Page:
With less than an hour to go, your focus should be on topping up your carbohydrates and staying hydrated.

"Think about getting that final top-up of carbohydrate in, so a quality flapjack or similar that provides around 25-30g would be ideal. This timeframe allows enough time for blood sugar to stabilise before the match," confirms Dan.

After that, the next time carbs should be taken on board is immediately before the match warm-up. "This means the fuel is taken straight into the muscle, as the carbohydrates delivered to the bloodstream can be quickly utilised by the muscle, and the insulin response is blunted by the rise in catecholamines (adrenaline) initialised by exercise.

"From then on, fuelling should continue at every opportunity."

Dan's top tip: coping with a match delay

"If the match is getting pushed back, it's key to keep topped up with smaller bites every 15 minutes to keep blood glucose levels stable."

What to eat during a tennis match

Even with the right fuelling strategy before a match, after about an hour of intense play, your body's store of carbohydrates will have already taken a hit. This makes it difficult to maintain blood glucose levels and supply your muscles with the energy they need.

Energy

With only short opportunities to refuel – 90 seconds at the change of ends and 120 seconds during set breaks – any on-court snacks need to be quick to consume and digest. That's why many players use energy gels to help support their performance.

"Energy gels are regularly used by the players as a convenient source of fast-acting carbohydrate, to support the high-intensity demands of a match and help maintain concentration throughout," says Dan. "In fact, several studies investigating the ergogenic effect of carbohydrate have observed an improvement of stroke quality1, improved running speed2, serve and return success, and time spent at higher intensities.3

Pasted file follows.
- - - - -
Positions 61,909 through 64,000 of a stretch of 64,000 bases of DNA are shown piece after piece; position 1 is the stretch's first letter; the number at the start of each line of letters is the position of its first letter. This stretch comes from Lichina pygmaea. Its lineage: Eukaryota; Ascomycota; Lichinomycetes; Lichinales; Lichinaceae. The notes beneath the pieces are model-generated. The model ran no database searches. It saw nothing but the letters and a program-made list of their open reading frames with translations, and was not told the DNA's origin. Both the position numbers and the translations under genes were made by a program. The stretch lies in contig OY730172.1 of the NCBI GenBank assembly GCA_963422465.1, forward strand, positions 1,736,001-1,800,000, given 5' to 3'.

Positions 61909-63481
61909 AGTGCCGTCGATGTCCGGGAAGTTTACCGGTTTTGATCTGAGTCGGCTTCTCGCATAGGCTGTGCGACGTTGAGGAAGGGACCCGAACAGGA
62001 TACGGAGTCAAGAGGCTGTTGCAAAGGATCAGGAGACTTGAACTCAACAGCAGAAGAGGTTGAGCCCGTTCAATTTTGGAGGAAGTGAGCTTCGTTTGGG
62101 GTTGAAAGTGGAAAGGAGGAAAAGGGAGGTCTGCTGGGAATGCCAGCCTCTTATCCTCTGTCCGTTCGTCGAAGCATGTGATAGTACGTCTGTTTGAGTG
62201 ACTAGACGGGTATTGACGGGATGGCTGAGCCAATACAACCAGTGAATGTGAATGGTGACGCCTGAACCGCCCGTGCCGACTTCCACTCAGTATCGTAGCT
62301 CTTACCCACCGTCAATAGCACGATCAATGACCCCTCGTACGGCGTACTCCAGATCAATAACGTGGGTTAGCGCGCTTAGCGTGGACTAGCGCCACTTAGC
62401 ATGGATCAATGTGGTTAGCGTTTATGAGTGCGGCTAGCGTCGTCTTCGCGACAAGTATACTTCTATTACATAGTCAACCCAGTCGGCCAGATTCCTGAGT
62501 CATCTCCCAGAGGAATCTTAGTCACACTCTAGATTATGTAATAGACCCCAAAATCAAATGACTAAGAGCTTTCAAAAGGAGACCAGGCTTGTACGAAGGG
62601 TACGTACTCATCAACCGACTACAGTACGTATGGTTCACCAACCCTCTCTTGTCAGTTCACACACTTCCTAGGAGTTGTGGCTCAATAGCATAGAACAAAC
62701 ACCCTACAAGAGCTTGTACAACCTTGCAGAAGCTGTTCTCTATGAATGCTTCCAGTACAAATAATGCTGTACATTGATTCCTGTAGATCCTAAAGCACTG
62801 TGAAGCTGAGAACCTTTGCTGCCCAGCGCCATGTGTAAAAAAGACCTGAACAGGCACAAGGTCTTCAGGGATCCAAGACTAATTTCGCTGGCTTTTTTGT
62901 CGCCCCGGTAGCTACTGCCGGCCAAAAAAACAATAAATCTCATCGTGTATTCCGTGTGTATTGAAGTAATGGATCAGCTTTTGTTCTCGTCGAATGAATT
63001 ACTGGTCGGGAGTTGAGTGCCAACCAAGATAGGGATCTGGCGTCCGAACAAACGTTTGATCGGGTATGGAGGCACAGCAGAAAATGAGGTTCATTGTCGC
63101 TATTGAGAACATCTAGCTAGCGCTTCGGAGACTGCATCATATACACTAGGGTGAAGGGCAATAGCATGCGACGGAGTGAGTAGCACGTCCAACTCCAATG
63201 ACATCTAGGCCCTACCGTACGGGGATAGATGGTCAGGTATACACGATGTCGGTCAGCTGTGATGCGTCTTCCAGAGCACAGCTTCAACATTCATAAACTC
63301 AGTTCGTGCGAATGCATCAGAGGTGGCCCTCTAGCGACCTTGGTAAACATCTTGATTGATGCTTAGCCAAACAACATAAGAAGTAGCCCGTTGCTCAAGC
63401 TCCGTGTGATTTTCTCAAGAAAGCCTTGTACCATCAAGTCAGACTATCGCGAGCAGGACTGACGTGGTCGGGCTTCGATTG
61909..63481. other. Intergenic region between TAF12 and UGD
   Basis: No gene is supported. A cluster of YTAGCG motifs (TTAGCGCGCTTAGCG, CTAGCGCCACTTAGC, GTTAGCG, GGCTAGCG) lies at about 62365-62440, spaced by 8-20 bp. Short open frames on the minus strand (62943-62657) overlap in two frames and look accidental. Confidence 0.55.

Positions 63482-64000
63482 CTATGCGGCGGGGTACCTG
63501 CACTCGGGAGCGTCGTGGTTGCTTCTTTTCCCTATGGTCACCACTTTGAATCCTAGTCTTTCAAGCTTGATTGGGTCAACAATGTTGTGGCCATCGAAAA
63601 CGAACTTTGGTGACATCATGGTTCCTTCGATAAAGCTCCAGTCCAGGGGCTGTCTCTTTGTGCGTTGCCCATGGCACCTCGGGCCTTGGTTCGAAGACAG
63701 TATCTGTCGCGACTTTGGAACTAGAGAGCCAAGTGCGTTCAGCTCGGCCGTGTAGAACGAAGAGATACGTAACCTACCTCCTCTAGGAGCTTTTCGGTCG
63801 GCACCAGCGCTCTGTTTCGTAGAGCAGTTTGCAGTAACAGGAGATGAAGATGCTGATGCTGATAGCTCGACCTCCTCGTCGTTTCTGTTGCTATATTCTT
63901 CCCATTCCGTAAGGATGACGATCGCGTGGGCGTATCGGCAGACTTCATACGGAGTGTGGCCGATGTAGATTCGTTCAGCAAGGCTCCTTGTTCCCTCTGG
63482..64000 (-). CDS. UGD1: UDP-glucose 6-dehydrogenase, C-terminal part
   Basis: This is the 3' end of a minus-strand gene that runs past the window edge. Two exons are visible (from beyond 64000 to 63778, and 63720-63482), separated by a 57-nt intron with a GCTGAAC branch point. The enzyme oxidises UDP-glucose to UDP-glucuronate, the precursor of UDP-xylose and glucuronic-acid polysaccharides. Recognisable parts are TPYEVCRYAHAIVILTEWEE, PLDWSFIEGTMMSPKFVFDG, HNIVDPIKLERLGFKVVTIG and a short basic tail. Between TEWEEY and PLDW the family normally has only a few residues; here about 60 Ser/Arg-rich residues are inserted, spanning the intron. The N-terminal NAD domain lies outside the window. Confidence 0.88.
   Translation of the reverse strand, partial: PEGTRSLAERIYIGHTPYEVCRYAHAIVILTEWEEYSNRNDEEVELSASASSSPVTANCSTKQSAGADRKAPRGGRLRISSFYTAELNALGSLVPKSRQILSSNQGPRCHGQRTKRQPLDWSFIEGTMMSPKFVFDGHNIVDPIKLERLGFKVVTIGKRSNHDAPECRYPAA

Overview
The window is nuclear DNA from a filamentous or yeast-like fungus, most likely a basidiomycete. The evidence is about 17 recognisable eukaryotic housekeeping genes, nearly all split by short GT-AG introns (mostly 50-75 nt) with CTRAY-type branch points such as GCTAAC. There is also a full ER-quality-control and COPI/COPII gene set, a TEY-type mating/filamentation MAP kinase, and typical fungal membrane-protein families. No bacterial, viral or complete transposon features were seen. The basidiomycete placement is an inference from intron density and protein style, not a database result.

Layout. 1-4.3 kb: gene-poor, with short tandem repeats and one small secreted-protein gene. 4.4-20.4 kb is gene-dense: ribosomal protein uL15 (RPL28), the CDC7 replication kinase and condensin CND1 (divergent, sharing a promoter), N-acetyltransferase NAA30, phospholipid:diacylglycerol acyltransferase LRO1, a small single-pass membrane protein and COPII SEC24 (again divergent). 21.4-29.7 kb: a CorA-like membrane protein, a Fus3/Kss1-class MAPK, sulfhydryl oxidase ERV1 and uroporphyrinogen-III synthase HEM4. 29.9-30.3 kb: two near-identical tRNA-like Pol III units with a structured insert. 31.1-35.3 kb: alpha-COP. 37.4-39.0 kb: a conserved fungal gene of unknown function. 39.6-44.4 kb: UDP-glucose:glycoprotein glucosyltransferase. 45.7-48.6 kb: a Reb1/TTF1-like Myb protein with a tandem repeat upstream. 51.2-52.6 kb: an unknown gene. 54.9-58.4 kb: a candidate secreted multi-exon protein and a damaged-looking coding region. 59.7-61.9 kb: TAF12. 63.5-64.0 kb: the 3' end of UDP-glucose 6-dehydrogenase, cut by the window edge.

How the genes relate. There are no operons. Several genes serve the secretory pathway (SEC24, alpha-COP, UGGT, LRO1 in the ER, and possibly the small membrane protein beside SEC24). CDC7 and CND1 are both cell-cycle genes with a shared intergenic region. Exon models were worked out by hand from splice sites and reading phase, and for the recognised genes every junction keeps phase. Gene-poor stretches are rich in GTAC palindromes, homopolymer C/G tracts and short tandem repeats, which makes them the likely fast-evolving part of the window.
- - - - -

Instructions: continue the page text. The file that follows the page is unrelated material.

"I advise players to aim for 60-90g of carbohydrate per hour from a combination of foods, gels, and drinks. Even if a match is not going to completely deplete fuel stores (glycogen), it is still wise to maintain carbohydrate intake throughout the match to potentially protect the stores you'll need when playing day after day during a successful tournament. This will keep fatigue at bay, performance optimal, and perhaps be the difference between winning and losing."

Dan's top tip: fuel for training as well as matches

"In matches, a week of female and male elite competition has resulted in daily expenditures of 3824kcal and 5520kcal respectively4, with hourly match play expenditures for females and males during match play to be estimated at around 450 kcal and 648 kcal per hour."5

"A full day of training for a professional player can require 3300-4000kcal and 4000-5000kcal for a female and male athlete respectively, making fuelling during long training sessions important too, in order to maintain energy balance through the day."

Healthspan energy gels don't require water and are an easily absorbed, fast-acting source of carbohydrates. Each sachet contains 25g carbohydrates in the superior 2:1 maltodextrin to fructose ratio to allow for fast, effective re-fuelling without a sugar crash or gastrointestinal distress.

Three important electrolytes are added to the gels, sodium, potassium and calcium, which are lost through sweating and are essential for tennis players.

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Dan's top tip: are brown bananas better?

"Bananas have been a firm favourite in tennis for a while and aren't going away anytime soon," says Dan. "They are a simple carbohydrate snack that can be bought pretty much anywhere in the world, and they even come in their own plastic-free biodegradable wrapper!